From Cars to Culture

John Hill
1. December 2020
Photo: Timothy Burgess (All images courtesy of MPavilion)

Without a new temporary pavilion this season — the first time in its short history — MPavilion is taking up residency in Parkade Carpark, an architecturally significant parking garage in Melbourne designed by Peter McIntyre.

The parking garage, built sometime in the 1960s, is walking distance from MPavilion's usual location, Queen Victoria Gardens. Since 2014, the Naomi Milgrom Foundation has annually constructed a pavilion in the park, each year designed by a different architect, from Sean Godsell to Glenn Murcutt, with Rem Koolhaas and others in between. Each summer, the structures are the settings for four months of free events, after which they are donated to a Melbourne institution. 

Yet, just as the coronavirus pandemic has reshaped cultural institutions with permanent homes, MPavilion has paused its namesake pavilion, instead reusing the Parkade Carpark for its program of "public events and community experiences." It will host events, workshops, and performances inside the open-air structure starting January 8, 2021.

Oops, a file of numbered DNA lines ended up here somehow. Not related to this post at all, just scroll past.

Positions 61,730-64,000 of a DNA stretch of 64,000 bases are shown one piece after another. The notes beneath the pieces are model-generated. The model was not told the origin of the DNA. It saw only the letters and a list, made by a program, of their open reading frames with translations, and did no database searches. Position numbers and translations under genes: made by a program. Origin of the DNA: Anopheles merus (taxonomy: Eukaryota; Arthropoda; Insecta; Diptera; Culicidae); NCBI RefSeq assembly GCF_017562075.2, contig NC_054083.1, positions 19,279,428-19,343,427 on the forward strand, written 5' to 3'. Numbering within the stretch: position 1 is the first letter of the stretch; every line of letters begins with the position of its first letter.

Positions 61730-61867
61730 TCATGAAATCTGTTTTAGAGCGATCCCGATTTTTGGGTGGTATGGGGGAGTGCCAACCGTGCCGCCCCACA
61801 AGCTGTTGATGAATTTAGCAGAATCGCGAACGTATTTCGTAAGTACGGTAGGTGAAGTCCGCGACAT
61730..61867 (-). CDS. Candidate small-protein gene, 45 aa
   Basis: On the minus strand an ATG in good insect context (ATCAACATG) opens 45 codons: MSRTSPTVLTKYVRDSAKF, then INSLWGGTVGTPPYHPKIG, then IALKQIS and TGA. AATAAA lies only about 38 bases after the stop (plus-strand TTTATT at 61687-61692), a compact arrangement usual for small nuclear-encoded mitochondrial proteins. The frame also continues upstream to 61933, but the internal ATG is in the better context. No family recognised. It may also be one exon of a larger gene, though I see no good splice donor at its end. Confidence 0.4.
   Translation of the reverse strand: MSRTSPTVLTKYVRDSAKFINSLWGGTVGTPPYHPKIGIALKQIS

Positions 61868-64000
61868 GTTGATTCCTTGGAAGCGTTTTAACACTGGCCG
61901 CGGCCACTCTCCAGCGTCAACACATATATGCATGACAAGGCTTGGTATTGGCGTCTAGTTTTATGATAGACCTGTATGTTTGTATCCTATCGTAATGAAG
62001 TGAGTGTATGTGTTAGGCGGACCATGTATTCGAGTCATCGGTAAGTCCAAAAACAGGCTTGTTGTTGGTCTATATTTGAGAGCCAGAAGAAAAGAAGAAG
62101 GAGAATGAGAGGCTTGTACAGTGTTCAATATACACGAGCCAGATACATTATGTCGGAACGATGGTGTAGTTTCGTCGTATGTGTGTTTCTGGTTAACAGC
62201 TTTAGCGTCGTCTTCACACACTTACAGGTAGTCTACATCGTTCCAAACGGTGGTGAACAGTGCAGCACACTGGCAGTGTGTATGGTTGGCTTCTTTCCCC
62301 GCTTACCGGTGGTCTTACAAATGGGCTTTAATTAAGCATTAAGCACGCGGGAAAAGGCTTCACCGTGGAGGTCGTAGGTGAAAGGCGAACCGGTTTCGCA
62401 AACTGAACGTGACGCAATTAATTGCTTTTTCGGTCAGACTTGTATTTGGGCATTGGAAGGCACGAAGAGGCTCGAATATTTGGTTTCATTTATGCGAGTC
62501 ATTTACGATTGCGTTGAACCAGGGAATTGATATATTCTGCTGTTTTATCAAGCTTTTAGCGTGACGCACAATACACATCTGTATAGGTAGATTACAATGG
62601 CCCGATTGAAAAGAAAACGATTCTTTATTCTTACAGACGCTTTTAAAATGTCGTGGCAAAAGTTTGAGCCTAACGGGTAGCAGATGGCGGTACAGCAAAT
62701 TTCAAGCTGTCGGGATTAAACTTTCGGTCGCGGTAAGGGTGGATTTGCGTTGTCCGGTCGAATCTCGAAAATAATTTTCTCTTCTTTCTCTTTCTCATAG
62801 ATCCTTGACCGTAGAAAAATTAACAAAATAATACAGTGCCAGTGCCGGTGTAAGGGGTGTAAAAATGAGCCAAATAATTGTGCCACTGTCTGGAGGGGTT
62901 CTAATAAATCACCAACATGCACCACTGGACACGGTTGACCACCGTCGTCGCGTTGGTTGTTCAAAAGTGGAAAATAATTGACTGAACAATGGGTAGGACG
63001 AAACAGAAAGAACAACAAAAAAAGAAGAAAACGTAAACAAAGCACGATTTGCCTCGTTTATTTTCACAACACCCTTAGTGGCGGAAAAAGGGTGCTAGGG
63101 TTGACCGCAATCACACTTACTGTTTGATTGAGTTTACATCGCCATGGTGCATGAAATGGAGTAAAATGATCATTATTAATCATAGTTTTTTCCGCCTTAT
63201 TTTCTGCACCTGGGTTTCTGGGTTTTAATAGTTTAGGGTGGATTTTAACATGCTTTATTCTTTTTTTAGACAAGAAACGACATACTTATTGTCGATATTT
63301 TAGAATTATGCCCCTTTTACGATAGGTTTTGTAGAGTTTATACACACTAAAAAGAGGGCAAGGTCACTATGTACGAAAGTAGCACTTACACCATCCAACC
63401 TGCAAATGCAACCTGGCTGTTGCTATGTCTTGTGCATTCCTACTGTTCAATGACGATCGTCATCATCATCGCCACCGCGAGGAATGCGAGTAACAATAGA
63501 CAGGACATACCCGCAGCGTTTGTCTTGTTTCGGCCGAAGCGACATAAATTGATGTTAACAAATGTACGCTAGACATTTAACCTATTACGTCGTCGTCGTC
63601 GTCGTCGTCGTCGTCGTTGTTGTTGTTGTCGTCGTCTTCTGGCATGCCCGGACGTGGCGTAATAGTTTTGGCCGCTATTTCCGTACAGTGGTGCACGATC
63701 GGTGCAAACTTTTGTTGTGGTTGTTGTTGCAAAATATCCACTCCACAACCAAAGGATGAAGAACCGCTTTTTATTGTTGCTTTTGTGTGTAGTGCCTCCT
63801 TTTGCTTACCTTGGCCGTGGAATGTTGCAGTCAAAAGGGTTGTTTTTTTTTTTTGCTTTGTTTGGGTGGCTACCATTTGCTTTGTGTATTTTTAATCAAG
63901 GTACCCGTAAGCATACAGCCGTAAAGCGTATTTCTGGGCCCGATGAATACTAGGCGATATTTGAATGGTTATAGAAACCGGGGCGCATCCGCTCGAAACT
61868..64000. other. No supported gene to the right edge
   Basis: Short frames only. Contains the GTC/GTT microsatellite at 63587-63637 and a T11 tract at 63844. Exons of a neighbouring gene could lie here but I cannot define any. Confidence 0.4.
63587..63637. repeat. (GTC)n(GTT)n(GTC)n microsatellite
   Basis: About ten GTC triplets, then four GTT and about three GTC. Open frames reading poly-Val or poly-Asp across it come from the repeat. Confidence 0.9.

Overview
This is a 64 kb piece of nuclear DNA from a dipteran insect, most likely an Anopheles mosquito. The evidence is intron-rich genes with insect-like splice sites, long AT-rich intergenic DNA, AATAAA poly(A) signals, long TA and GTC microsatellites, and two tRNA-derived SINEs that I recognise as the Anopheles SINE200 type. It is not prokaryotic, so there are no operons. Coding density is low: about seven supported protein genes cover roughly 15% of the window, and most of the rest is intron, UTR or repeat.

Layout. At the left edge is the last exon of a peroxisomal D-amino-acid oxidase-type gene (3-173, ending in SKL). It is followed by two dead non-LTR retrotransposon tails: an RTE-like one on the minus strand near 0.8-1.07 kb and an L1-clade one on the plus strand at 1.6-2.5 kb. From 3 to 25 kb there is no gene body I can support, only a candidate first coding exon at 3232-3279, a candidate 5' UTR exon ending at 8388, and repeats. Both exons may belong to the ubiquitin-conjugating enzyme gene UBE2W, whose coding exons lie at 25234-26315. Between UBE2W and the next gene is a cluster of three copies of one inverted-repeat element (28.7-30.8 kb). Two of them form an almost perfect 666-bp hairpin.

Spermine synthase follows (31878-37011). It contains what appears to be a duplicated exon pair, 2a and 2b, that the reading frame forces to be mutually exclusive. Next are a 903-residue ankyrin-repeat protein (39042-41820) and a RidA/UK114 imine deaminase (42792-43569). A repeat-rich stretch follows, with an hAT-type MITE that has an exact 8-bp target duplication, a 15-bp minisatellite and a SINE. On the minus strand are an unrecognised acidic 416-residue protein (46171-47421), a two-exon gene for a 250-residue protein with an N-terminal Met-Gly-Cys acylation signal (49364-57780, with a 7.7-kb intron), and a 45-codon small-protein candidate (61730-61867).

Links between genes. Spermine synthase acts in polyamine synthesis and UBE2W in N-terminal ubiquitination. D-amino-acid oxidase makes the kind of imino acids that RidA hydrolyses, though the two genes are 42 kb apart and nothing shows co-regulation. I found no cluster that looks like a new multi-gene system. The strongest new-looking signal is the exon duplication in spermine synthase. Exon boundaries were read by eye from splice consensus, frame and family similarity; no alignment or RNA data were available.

Photo: Timothy Burgess

MPavilion's residency in Parkade is fitting, given that the theme of its January program is "Preservation: Propagating Knowledge." The events held at Parkade throughout the month will address the question, "What meaningful ways can we tend valuable knowledge, empower emerging generations, and use the past as a tool for the future?"

Architect Peter McIntyre, of McIntyre Partnership, is enthusiastic about MPavilion moving in, calling it "a very imaginative idea" in a statement. He added: "It’s a useful thing to do with it because cars are on their way out. In the end, looking back on it, it is a true modernist building. It followed those very early principles of modernism in that it was clearly functional, no-frills, no decoration, in some senses, very brutal. It’s very complimentary that we are going to have MPavilion gathering there, and I never imagined that happening!"

Image showing a sign for Kings Parkade (Photo: City of Melbourne Art and Heritage Collection)

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